Monday, October 30, 2006

Freedom of the Press,

In 2002, the United States ranked number 17 among countries with the best record on press freedom.

Since then we have done every year. In 2006 we have slipped to number 53 in a four-way tie with Botswana, Croatia and Tonga.

The figures are worked out by Reporters sans FrontiƩrs (Reporters Without Borders).

Of course there will be an amount of uncertainty in any statistical analysis. However the trend is as clear as it is unsettling.

I say unsettling not only because freedom of the press is explicitly protected in our Constitution, but our country was the first to do something so radical.

Furthermore, the reason freedom of the press was guarded in this fashion is because the framers of the Constitution were keenly aware that a free press was crucial to an informed public and that without an informed public a democratic republic cannot long exist.

Number 53, how did we get there? How far down will we go? Is there a tipping point?

For the begging of an answer to the first question, please go read the detailed information yourself. I got the article from Bob Harris who is a contributor to This Modern World.

November 7 may well determine how far down we will go as well as reveal the beginning of the tipping point.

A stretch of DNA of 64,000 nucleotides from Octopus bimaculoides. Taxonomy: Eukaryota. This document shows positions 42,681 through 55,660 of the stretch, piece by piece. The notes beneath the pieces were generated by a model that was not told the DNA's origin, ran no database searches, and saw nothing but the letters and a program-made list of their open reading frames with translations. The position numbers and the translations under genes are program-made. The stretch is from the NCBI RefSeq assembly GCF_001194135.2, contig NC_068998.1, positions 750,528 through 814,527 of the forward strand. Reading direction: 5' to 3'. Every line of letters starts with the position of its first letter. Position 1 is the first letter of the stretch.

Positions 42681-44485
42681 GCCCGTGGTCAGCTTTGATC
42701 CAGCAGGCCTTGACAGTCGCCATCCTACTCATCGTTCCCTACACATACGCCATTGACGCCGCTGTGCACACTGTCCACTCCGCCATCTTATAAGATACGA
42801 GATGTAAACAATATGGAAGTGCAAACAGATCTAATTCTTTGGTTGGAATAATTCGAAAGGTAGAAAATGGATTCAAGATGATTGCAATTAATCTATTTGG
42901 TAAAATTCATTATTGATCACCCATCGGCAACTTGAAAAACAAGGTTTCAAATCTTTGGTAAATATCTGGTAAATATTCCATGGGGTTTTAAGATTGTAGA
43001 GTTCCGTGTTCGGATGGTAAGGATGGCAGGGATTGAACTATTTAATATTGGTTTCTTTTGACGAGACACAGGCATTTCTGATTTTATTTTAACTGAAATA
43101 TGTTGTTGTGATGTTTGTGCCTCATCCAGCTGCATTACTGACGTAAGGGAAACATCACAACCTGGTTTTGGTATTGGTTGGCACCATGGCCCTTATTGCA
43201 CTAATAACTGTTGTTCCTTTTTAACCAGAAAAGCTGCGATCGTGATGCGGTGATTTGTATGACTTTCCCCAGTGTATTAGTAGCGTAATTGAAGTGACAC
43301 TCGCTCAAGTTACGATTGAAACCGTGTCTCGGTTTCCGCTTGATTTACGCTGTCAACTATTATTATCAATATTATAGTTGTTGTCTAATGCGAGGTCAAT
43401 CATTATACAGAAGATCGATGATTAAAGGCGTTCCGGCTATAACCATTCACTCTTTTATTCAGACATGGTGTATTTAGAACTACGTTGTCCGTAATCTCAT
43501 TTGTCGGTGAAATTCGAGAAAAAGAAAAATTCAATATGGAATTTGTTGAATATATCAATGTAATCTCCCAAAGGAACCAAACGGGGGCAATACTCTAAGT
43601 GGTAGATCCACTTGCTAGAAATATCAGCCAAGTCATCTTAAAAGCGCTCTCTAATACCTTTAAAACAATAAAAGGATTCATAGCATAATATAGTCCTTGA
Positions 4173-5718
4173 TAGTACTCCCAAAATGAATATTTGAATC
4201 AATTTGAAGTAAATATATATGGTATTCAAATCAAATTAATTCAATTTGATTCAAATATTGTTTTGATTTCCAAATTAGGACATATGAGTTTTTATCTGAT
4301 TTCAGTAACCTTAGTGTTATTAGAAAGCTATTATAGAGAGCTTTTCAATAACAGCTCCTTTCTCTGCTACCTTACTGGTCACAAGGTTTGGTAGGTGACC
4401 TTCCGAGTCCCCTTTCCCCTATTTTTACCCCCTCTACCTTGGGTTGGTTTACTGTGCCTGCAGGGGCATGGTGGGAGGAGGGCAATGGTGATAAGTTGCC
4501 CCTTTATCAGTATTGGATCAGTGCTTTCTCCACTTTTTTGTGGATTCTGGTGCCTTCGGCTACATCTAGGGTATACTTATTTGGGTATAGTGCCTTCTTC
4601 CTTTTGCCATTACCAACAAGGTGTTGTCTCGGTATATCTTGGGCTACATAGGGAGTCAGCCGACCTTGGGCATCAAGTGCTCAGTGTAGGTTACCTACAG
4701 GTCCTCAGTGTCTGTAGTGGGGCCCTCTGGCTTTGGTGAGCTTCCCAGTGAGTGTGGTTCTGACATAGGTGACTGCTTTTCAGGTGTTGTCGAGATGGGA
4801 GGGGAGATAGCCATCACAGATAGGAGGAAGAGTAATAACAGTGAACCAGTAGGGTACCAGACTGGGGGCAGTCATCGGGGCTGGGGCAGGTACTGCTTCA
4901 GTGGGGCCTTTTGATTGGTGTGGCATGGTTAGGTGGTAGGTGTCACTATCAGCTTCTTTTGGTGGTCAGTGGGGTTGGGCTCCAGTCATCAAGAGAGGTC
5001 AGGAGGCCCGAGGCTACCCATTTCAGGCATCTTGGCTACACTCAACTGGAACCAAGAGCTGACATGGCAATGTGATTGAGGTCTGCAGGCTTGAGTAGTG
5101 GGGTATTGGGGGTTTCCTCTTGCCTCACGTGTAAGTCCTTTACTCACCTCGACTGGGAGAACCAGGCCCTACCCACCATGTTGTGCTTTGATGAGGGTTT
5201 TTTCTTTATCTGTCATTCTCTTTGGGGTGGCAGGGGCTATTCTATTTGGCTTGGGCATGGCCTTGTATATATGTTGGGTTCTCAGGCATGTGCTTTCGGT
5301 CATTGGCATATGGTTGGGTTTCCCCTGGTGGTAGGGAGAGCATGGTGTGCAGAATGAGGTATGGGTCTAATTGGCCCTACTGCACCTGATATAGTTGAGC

Some responsibility for the degrading of public information can of course be placed squarely on the shoulders of the present administration as well as federal courts and the policies of the mega-corps who control 95% of the American media.

However, it is also the responsibility of the public as well to not only demand, but actively seek reliable information about the reality of the world around them.

Those who do not love the truth will receive ever stronger illusions.
Note: in the interest of truth, I must add that Freedom House still lists the USA as number 17. On the other hand, I know nothing about Freedom House and the US Gov't web site refers to North Korea's bottom rating from the Reporters Without Borders -- but does not mention the rating we got from them.

So, as in all things, take everything with a grain of salt! Still, all things considered, press freedom has obviously gotten worse and even a rating of 17 is not good enough for the "City on the Hill"
In any case, Reporters Without Borders is recognized for its impartiality. Their Index was compiled by asking the 14 freedom of expression organisations that are its partners worldwide, its network of 130 correspondents, as well as journalists, researchers, jurists and human rights activists, to answer 50 questions about press freedom in their countries. The Index covers 168 nations. Others were not included for lack of data about them.

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